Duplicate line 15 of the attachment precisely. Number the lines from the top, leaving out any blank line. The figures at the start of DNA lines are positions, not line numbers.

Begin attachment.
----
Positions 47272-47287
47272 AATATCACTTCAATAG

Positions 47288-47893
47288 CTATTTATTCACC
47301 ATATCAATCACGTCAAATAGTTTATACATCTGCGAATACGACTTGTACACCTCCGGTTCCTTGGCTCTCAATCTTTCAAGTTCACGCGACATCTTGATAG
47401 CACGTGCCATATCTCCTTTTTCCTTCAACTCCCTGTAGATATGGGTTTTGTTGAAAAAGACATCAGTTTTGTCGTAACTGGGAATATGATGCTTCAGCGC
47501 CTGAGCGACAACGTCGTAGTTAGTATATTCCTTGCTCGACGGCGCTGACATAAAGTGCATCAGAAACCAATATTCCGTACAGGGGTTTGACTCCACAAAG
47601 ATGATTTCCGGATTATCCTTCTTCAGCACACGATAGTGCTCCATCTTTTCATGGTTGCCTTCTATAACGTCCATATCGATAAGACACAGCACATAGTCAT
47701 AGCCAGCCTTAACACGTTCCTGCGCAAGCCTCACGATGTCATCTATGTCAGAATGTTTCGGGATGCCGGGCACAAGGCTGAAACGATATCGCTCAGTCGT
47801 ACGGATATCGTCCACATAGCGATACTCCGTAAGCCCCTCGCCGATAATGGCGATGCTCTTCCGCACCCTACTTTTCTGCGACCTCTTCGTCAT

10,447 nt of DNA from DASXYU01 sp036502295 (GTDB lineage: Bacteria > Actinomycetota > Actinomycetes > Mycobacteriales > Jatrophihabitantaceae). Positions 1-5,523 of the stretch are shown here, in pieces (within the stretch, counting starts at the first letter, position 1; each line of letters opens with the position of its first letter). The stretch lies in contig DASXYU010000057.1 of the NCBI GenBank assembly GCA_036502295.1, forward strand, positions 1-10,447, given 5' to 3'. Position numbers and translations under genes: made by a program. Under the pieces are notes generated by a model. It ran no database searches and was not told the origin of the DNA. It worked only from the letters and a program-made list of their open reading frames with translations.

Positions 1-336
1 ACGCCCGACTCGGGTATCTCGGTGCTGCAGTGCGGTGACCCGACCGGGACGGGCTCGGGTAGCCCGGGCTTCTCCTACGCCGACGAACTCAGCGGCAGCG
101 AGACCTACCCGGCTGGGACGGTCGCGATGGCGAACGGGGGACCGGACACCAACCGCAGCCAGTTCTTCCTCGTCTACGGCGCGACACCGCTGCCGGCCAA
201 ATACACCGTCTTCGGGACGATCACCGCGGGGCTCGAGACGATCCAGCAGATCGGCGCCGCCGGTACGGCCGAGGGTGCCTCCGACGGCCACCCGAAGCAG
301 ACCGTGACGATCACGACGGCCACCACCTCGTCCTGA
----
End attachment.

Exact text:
201 ATACACCGTCTTCGGGACGATCACCGCGGGGCTCGAGACGATCCAGCAGATCGGCGCCGCCGGTACGGCCGAGGGTGCCTCCGACGGCCACCCGAAGCAG